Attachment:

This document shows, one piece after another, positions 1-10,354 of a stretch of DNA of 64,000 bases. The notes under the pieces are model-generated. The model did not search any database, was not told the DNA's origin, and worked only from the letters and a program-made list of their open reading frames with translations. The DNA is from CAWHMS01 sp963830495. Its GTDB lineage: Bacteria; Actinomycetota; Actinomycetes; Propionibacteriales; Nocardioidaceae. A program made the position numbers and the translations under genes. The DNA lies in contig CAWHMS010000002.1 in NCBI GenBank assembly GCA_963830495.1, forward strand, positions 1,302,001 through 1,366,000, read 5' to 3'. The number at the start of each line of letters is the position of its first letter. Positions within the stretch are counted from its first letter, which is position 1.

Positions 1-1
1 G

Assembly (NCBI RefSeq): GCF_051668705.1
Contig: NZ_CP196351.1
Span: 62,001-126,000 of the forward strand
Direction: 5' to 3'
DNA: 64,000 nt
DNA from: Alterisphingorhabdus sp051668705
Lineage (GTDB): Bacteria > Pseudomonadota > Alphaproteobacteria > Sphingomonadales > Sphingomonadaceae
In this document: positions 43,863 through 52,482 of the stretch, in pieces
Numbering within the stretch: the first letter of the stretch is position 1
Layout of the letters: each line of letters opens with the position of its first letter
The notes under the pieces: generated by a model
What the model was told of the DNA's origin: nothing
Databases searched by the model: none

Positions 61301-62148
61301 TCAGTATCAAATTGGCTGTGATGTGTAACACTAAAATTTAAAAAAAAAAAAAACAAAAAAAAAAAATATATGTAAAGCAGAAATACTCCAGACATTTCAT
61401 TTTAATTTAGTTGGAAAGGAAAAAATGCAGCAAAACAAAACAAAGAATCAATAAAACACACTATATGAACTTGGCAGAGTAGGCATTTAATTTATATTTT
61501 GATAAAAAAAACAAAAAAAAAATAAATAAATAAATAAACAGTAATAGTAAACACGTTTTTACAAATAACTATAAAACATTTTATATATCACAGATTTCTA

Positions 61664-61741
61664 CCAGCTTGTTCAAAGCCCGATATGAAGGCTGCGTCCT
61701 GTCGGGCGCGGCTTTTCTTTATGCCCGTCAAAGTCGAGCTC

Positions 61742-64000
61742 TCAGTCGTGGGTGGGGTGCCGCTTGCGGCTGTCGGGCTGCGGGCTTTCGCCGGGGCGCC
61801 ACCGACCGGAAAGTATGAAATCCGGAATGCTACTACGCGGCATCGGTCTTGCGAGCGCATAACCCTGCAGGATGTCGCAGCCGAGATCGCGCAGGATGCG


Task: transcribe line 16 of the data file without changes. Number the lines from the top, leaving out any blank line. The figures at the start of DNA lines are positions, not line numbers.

Databases searched by the model: none